In our Sunday evening fellowship study of Jacob's story in Genesis, we talked about the failures we all have and have had since the beginning of civilization. Given the redundancy of mistakes generation after generation, you could conclude that little progress has been made when viewed as a community even as individuals improve independently of each other.
The statistician in me kicked in. Since we are not (and will never be) perfect you could use the analogy of the machine uptime or quality control dependencies. Take four independent operations (probably not the best assumption with people but it will do) that each have different failure rates - 1%; 3%; 5%; and 0.1%. The probability that the "integrated system" fails is 8.86%.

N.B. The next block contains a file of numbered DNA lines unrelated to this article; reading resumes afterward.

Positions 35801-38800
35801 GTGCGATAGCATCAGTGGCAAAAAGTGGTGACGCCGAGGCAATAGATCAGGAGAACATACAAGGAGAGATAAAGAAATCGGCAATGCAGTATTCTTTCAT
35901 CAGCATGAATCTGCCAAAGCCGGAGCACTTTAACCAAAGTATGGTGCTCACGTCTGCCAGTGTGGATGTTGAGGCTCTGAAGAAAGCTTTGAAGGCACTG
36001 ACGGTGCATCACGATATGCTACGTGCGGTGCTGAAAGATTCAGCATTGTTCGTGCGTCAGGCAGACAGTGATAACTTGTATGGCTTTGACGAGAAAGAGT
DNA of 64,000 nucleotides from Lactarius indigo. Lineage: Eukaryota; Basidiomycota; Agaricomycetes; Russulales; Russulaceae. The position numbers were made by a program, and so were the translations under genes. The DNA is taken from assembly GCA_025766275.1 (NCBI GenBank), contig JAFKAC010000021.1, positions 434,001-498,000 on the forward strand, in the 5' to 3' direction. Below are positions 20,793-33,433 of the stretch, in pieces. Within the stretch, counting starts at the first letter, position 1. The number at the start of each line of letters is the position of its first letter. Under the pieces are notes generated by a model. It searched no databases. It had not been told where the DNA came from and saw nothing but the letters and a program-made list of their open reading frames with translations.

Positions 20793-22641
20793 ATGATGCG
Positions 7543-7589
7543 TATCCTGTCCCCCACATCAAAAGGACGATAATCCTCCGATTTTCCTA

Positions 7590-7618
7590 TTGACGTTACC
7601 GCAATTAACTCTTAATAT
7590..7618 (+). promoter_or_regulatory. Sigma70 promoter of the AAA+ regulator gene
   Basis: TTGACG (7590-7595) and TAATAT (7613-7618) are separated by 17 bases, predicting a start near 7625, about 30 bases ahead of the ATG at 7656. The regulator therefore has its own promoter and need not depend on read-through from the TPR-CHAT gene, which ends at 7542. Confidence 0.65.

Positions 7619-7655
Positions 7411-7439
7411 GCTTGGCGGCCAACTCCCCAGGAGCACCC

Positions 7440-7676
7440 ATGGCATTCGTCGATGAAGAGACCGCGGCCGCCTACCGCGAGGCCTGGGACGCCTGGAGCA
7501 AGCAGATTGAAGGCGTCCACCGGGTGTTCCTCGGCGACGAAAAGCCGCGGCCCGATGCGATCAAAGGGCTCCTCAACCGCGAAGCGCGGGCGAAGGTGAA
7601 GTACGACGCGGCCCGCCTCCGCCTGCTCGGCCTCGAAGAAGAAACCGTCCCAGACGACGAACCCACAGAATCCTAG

The more independent functions you have will create a multiplier effect in the resulting failure rate. If you had ten operations all with 99.9% quality output (sounds pretty close to perfect) you should expect a 1% defect rate overall.
So since we all fall short of perfect - when you put an entire population into the equation - you get a pretty big failure rate. But as Thomas Edison would say - we have found 1000 ways that can cause failure - but that doesn't mean we've failed 1000 times.